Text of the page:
Could one of these 2020 Candidates be a Dark Horse?
A Closer Look at Long-shot Candidates
As the race to the 2020 presidential election heats up, well-known Democratic candidates like Joe Biden, Elizabeth Warren, and Bernie Sanders get more and more attention from voters and the press. But as some long-shot candidates drop out of the race, others press on, sharing their viewpoints and ideas and hoping to keep their place on the stage as the 2020 primaries draw closer.
Andrew Yang: promoting universal basic income and smarter business
A lawyer and entrepreneur, Andrew Yang is the only candidate to promote a universal basic income – a “Freedom Dividend” of $1000 per month for each adult American, to counterbalance the rise of automation and loss of jobs. His positions are solidly left-of-center, but thanks to his business background, he appeals to a diverse variety of voters and just might have a shot at winning the nomination.
Amy Klobuchar: a classic Democrat with strong experience
A lawyer and Senator from Minnesota, Amy Klobuchar has an extensive and impressive record of getting things done in Washington. Because of her legal background and skill, there’s been speculation that she might one day be a candidate for a Supreme Court seat. In the meantime, she’s putting up a strong and steady fight for the Democratic Party nomination, relying on what seems to be a squeaky-clean voting and personal record.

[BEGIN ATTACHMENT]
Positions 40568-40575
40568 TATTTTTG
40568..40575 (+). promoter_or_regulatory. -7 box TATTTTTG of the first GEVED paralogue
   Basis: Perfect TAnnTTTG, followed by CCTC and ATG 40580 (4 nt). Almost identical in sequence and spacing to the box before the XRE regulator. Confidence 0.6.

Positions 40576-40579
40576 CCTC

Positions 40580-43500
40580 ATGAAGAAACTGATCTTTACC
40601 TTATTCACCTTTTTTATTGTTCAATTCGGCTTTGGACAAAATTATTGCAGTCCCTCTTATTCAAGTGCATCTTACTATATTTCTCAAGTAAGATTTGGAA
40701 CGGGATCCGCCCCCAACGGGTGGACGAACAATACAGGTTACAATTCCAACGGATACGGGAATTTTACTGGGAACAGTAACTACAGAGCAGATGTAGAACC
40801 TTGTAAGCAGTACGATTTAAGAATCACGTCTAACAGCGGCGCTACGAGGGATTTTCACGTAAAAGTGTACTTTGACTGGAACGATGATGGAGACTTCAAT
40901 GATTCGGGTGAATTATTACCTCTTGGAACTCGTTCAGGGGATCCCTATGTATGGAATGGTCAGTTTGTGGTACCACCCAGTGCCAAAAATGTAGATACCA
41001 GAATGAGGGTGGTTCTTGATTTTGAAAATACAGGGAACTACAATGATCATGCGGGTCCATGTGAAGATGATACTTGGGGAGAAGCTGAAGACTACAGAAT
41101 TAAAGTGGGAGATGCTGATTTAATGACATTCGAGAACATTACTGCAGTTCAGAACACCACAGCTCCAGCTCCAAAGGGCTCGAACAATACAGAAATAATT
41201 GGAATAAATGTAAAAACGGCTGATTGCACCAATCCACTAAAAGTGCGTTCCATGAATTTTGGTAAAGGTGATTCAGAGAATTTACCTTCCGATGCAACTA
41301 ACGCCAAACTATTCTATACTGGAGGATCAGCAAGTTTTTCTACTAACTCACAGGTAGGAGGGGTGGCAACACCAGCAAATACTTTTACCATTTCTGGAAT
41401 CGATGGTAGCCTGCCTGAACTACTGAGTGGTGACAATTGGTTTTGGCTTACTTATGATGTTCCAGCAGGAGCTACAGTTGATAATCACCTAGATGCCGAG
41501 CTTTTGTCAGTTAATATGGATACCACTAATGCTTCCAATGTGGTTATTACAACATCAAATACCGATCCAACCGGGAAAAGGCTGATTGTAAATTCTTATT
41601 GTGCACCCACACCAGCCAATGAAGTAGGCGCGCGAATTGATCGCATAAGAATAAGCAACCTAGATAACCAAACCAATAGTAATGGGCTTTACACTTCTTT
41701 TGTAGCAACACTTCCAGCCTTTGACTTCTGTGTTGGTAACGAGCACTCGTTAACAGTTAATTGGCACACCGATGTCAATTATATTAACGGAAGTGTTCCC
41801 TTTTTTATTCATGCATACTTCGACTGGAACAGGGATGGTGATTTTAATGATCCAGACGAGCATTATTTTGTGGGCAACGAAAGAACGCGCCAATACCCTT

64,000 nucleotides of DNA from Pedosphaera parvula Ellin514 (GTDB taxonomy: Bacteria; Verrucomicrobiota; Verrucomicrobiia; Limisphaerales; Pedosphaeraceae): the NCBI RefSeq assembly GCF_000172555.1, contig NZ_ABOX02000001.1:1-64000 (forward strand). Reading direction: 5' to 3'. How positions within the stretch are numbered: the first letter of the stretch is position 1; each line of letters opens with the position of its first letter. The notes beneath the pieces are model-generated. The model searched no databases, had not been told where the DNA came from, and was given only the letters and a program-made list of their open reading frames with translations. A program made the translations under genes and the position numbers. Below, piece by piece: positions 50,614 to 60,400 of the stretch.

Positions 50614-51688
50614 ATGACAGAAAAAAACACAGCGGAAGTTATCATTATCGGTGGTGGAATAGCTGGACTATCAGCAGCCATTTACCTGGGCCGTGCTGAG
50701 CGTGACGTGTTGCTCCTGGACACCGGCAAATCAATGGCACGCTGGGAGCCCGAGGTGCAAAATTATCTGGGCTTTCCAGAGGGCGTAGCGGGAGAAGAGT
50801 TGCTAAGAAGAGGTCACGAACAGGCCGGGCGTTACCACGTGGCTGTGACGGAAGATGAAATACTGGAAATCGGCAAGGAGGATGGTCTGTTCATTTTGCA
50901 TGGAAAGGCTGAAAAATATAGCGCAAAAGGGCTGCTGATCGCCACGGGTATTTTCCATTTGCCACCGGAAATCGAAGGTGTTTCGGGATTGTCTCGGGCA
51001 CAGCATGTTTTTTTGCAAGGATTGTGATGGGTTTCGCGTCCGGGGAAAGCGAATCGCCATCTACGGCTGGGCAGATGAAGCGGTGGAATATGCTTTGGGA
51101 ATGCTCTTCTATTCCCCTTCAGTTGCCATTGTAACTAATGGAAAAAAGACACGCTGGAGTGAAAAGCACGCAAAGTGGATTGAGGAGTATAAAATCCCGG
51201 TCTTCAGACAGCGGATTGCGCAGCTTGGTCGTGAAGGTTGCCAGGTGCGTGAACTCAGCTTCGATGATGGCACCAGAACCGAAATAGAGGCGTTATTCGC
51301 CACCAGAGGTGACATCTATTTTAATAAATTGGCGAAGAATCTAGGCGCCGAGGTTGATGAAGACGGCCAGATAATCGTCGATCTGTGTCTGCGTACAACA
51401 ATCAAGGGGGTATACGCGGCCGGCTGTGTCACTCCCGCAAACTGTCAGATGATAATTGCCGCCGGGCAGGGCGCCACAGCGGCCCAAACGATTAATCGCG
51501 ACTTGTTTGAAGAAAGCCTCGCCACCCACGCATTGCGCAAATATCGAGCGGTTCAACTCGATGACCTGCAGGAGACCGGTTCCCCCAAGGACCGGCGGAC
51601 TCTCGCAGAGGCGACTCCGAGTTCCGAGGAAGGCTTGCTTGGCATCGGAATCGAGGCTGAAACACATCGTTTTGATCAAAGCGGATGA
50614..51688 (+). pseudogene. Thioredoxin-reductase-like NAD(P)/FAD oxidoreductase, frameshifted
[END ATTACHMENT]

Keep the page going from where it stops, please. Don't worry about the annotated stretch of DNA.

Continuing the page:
Pete Buttigieg: a combat veteran with a growing following
“Mayor Pete” isn’t your typical Presidential candidate. In his second-term as mayor of a mid-sized Midwestern city, Pete Buttigieg is distinctive not just for his policy stances and lack of previous name recognition, but also because he is a combat veteran, he’s openly gay, and he’s the son of an immigrant. Pete’s eloquence on the debate stage has increased his following – increasing the odds that we’ll continue to see him in the candidate pool as we get closer to the primaries.
Are Democrats ready for a change?
While many Americans are ready for a member of the Democratic Party to be the next president, it’s unclear whether or not Democrats are ready for change – and whether or not the party will unite behind one candidate after the primary season. It’s possible that long-shot candidates with strong ideas could come out of the primaries as a dark horse, giving President Trump a run for his money in 2020.